Corelli’s Sonate a violino o cimbalo was the fifth of six opera issued by him between 1681 and 1714. While Opp 1-4 are formed from trio sonatas, his final opus consists of his twelve ever popular concerti grossi. The Op 5 were published in 1700 and dedicated to Sofia Carlotta of Brandenburg, a well-known supporter of the fine arts and music, and the younger sister of the future king of Great Britain, George I. Corelli’s choice of dedicatee is a surprise for, with the exception of the dedication, it appears that he had no other connection with Sofia. Nevertheless, there is a possibility that politics may have played a part in Corelli’s decision for, at this time, the papacy was negotiating conversions to Catholicism at the Berlin court. The first edition of the Op 5 appeared in three separate issues, one that identified the engraver as Gasparo Pietra Santa, while the others added the address of the vendor, either Filippo Farinelli or Innocenzo Massimini. Peter Allsop, in his 1999 book on Corelli, believed that this must reflect the nature of the financial transaction between the composer and his publisher; this has led to a suggestion that the Op 5 may have been a private publication undertaken and marketed by Corelli himself. This set of sonatas proved exceptionally popular and can claim to be the most commercially successful works ever published with over fifty reprints by 1800, including publications in Italy, England, Holland, France, Spain, and Austria. The earliest British edition, which was first advertised in August 1700, was published in London by John Walsh; this was the first of Corelli’s works to be printed in that country, although his trio sonatas would have circulated for some time before this, both as manuscripts and in their original Roman prints.

As with his concertos, Corelli appears to have spent many years on the composition and revision of the Op 5 Sonatas, and had written similar works as early as 1679 when he sent a Sonata for violin and lute or violone to Count Fabrizio Laderchi. The sonatas in the Op 5 collection were almost certainly written for Corelli’s own use and provide the best evidence of his violin technique. Although many have referred to these as ‘solo’ sonatas, the title-page indicates that they were intended as unaccompanied duos for violin and violone with the option of substituting the latter with a harpsichord. Nevertheless, there was considerable flexibility in how these sonatas could be performed, and this is reflected in this recording where a variety of instruments are used to provide the continuo.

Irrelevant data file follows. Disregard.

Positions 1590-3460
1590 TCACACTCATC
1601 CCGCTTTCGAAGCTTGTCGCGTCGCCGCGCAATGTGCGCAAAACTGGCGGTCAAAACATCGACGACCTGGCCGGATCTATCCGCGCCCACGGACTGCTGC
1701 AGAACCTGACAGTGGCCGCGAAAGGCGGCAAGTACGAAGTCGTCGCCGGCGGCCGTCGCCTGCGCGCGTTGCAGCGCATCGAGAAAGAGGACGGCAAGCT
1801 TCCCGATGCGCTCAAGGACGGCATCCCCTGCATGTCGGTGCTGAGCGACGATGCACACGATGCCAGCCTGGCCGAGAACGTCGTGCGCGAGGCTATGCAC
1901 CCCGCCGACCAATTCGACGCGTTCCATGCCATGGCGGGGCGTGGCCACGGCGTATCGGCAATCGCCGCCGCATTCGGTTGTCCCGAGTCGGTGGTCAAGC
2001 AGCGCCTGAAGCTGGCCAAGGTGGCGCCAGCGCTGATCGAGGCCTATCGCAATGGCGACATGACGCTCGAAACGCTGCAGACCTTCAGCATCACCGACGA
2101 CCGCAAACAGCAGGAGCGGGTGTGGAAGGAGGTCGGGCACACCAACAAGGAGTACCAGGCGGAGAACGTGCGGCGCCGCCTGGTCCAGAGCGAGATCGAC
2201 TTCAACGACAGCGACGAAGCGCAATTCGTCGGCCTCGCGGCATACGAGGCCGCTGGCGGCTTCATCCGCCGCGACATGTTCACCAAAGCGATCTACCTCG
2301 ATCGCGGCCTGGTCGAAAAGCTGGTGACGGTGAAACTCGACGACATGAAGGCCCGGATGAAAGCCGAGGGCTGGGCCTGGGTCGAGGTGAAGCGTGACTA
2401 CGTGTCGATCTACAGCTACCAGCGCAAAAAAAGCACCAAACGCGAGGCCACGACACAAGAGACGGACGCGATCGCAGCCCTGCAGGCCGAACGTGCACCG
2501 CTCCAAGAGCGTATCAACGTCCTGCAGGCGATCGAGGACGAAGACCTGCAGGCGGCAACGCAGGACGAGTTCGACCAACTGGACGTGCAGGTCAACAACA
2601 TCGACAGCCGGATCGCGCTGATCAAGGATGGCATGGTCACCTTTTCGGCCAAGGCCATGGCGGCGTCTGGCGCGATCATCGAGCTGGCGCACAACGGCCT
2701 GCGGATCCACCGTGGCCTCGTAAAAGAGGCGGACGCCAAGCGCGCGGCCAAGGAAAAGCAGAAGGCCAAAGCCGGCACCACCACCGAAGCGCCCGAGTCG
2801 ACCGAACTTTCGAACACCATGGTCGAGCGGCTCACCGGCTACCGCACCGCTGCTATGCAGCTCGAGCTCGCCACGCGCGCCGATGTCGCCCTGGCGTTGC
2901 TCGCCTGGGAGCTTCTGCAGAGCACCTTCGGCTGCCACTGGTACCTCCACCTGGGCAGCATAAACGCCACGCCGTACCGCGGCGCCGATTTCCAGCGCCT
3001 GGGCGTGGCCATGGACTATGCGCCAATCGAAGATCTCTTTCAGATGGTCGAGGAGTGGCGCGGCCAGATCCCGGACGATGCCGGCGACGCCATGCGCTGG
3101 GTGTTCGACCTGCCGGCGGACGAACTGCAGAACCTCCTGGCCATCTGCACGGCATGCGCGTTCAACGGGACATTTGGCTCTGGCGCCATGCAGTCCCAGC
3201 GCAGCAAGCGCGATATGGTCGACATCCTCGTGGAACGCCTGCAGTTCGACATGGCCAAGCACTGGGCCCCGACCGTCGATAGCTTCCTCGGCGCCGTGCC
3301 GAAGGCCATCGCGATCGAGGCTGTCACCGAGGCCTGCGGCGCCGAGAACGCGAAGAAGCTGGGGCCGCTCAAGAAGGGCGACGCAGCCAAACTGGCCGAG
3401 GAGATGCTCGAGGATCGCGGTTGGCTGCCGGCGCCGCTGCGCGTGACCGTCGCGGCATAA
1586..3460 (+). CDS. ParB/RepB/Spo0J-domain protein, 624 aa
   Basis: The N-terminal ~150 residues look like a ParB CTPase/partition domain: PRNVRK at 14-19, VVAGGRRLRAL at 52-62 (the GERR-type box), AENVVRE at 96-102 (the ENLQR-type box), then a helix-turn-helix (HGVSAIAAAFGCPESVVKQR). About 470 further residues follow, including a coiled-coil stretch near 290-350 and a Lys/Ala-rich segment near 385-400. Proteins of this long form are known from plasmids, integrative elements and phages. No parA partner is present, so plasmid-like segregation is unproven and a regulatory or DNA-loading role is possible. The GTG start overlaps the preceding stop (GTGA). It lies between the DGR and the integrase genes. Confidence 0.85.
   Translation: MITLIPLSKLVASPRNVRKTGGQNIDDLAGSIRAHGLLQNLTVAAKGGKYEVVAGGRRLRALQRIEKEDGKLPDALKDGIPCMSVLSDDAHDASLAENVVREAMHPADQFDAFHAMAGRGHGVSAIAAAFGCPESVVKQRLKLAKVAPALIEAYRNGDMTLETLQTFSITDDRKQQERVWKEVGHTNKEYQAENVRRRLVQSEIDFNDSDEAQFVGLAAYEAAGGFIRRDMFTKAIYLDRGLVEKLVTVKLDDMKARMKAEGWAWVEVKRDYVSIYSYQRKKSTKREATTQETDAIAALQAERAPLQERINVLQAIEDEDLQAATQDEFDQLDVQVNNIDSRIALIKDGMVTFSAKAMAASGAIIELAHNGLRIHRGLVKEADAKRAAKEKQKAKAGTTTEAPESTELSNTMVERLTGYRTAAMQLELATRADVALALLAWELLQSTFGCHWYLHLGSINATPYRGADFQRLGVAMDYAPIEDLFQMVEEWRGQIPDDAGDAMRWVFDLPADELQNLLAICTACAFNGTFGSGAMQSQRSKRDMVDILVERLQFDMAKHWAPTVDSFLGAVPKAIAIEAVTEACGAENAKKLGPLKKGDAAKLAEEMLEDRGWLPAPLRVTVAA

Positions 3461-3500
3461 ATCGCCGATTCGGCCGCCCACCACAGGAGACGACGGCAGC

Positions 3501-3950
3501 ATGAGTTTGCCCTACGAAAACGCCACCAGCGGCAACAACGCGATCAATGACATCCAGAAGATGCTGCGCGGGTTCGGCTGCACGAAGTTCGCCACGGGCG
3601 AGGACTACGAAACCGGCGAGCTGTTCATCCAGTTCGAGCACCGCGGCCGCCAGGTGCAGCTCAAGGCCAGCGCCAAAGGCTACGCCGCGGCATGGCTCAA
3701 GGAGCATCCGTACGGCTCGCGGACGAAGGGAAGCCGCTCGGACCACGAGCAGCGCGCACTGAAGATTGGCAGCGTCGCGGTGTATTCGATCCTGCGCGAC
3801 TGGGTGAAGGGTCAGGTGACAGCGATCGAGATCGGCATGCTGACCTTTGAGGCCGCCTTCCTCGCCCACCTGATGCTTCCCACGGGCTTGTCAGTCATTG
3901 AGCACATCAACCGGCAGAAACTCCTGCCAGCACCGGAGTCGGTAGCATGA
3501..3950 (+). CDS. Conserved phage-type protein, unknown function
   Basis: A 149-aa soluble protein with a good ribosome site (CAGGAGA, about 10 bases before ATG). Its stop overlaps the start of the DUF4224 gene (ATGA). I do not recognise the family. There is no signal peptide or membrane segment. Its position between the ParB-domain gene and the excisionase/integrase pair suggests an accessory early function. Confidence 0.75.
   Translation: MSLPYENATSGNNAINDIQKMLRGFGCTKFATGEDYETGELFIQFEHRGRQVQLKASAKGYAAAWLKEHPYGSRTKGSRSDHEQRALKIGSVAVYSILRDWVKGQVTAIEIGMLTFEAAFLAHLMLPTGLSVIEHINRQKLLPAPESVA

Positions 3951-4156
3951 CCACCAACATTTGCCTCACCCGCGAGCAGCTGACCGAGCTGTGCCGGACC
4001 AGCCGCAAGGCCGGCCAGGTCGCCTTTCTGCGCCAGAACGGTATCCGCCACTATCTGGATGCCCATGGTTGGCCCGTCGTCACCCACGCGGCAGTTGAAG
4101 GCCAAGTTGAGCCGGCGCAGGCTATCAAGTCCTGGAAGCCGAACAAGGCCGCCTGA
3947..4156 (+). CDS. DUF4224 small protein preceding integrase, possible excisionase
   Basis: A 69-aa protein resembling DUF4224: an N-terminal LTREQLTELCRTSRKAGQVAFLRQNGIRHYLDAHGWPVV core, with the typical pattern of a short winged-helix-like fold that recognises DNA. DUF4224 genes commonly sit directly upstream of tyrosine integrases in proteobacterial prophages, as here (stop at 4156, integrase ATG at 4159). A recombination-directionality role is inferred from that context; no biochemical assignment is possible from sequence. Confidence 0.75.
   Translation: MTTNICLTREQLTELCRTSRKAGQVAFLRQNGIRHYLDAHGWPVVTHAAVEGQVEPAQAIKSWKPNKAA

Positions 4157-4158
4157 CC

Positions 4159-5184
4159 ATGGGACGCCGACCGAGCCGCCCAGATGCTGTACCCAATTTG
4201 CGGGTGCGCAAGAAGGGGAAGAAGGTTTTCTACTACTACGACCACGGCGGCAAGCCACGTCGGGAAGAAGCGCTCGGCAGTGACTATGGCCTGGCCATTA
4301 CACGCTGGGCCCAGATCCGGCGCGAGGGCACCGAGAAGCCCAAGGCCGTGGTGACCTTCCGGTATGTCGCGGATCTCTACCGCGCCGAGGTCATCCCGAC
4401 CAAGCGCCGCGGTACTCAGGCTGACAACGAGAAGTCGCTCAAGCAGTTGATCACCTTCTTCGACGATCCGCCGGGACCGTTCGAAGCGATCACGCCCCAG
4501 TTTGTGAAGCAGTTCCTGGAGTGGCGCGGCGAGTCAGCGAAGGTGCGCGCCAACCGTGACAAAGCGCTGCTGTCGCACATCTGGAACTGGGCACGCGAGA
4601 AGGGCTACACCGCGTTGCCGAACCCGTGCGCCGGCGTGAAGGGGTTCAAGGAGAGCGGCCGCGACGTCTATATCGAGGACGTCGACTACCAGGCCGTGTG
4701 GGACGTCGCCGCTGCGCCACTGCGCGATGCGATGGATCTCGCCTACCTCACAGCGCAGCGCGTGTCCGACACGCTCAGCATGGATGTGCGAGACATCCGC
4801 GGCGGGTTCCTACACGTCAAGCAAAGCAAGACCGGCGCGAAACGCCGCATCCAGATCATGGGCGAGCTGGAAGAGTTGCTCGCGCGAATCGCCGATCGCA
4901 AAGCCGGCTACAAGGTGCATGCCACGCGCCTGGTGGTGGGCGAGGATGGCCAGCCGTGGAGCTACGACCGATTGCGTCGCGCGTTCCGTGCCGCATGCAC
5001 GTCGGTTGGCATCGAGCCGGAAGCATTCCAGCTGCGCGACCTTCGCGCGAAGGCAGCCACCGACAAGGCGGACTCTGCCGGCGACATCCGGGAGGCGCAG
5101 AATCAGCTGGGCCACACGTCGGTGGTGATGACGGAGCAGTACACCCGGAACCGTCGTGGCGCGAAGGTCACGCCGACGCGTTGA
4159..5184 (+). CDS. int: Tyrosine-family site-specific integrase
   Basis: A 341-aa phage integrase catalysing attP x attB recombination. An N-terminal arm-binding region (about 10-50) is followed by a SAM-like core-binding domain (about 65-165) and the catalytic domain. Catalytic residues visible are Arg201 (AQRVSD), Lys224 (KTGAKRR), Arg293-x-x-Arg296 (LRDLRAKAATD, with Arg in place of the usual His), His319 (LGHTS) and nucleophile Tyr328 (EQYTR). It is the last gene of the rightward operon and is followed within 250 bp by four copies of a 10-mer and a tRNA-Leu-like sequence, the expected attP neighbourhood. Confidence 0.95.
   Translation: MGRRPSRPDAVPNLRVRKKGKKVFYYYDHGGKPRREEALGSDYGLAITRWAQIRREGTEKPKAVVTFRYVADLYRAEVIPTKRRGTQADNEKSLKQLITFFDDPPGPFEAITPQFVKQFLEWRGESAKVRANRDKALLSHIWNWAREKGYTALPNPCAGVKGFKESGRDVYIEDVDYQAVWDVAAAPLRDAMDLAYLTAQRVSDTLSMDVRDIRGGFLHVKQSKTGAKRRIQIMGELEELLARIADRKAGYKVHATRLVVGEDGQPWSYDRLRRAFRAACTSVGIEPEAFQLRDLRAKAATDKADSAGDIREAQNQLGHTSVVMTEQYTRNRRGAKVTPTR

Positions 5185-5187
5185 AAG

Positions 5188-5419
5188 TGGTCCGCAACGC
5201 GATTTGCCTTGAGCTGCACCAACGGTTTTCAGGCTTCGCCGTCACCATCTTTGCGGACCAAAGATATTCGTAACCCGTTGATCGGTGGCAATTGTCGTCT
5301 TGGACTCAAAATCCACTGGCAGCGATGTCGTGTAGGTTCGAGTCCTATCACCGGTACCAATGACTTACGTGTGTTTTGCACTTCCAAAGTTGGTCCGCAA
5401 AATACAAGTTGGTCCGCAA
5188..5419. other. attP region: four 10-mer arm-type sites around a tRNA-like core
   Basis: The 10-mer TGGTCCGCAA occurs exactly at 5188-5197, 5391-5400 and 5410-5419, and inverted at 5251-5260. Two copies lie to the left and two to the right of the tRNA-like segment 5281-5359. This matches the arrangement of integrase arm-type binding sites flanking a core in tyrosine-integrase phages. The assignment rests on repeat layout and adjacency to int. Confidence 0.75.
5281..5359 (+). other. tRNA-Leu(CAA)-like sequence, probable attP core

The Op 5 collection consists of eleven sonatas; the twelfth work is a series of twenty-three variations on the ‘Follia’. The collection was divided by Corelli into two groupings of six, of which the first six take the sonata da chiesa (church sonata) form; they are based on the four-movement slow-fast-slow-fast pattern, to which Corelli adds an extra fast movement. The second group are of the sonata da camara (chamber sonata) type and are formed of an introductory Preludio movement, usually followed by a series of dances. However, as in his concertos, there is some amalgamation between the two types; two of the Op 5 finales of the da chiesa sonatas are styled Giga, while the penultimate sonata of the six da camera works has only one movement with a dance title. The Op 5 was also important as the model of two types of movement that were widely imitated: an opening slow movement which, as in Sonata 1, is punctuated after each cadence by cadenza-like writing, and a fugal movement in which the solo violin replicates through double stopping the interplay of the upper parts of a trio sonata.